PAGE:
Melanoma Checkpoint Therapy More Potent in Combination with Nanovaccine

Source: GEN NEWS, September 2019

Dissonant signaling, which can deafen the immune system to cancer, can be replaced by something more harmonious—and therapeutic—if immunotherapies silence a note, sound another, or play an especially resonant chord. This last approach was taken by researchers based at Tel Aviv University (TAU) when they decided to score a requiem for melanoma, the most aggressive type of skin cancer.

Performing in vitro and animal studies, the TAU scientists combined several forms of immunotherapy, reaching a most effective crescendo when they added a nanovaccine—a particle made of biodegradable polymer, sized at 160–190 nanometers, and packed with tumor-associated antigens. Actually, two nanovaccines were evaluated. One was studded with mannose receptors and capable of ligand-mediated (active) targeting of dendritic cells. The other was mannose free and capable only of phagocytosis-dependent (passive) targeting.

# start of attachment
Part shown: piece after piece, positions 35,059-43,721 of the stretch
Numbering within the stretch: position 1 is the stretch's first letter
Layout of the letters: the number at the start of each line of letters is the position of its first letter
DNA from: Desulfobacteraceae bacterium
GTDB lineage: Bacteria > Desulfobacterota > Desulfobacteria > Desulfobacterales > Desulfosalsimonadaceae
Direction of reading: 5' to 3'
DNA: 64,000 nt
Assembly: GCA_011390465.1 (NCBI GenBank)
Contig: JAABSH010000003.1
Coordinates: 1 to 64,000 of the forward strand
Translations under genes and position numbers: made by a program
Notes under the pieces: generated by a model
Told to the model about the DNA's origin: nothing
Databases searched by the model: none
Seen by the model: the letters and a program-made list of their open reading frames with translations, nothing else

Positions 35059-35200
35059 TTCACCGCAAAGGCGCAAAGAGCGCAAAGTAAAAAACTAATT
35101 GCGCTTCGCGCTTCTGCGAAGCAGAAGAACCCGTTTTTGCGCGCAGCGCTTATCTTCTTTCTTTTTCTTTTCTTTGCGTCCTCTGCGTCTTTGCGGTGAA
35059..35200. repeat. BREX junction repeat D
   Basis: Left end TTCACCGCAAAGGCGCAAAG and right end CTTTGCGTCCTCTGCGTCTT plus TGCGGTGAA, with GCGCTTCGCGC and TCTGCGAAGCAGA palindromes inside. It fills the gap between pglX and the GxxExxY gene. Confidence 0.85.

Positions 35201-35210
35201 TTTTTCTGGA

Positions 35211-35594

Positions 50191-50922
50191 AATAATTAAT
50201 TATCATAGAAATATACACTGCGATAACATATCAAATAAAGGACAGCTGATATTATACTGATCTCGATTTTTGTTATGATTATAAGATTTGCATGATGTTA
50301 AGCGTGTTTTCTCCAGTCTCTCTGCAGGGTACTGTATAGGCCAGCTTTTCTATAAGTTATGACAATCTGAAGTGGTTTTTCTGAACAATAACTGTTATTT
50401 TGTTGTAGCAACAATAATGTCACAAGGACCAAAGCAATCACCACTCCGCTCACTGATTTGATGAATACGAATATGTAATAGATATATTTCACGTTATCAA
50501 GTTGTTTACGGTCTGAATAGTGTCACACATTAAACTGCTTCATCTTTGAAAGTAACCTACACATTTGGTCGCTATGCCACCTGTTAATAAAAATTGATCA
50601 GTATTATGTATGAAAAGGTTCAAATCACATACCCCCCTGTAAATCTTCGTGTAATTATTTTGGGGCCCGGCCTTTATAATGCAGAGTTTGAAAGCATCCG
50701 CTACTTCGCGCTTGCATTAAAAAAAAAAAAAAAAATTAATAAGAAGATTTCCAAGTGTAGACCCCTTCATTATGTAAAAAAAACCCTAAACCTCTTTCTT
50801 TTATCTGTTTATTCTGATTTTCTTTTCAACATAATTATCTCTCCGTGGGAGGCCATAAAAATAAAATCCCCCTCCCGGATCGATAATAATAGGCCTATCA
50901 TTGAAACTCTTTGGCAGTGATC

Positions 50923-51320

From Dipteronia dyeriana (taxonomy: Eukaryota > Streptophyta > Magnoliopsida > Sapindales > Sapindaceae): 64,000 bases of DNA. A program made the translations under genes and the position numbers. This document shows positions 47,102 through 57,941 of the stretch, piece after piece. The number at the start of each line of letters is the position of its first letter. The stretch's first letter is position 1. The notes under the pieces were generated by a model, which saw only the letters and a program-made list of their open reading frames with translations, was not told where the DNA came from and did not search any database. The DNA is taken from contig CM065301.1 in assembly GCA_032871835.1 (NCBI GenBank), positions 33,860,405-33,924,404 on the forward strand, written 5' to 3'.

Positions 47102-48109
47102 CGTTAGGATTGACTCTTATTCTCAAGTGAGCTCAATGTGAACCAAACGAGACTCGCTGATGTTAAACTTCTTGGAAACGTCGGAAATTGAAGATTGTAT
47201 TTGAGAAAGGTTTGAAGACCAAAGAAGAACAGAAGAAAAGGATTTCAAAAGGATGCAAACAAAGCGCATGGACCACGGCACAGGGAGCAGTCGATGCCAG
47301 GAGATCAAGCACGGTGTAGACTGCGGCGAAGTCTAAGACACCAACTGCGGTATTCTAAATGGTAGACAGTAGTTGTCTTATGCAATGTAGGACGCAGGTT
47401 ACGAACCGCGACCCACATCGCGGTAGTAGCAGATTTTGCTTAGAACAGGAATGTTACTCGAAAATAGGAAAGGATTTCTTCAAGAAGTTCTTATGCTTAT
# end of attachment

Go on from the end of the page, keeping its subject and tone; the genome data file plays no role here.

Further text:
When the mannosylated nanovaccines were combined with an anti-PD-1 antibody (?PD-1) for immunosuppression blockade and an anti-OX40 antibody (?OX40) for effector T-cell stimulation, expansion, and survival, robust and widespread complementary outcomes against melanoma were achieved. Details of this work appeared August 5 in the journal Nature Nanotechnology, in an article titled, “Immunization with mannosylated nanovaccines and inhibition of the immune-suppressing microenvironment sensitizes melanoma to immune checkpoint modulators.

 

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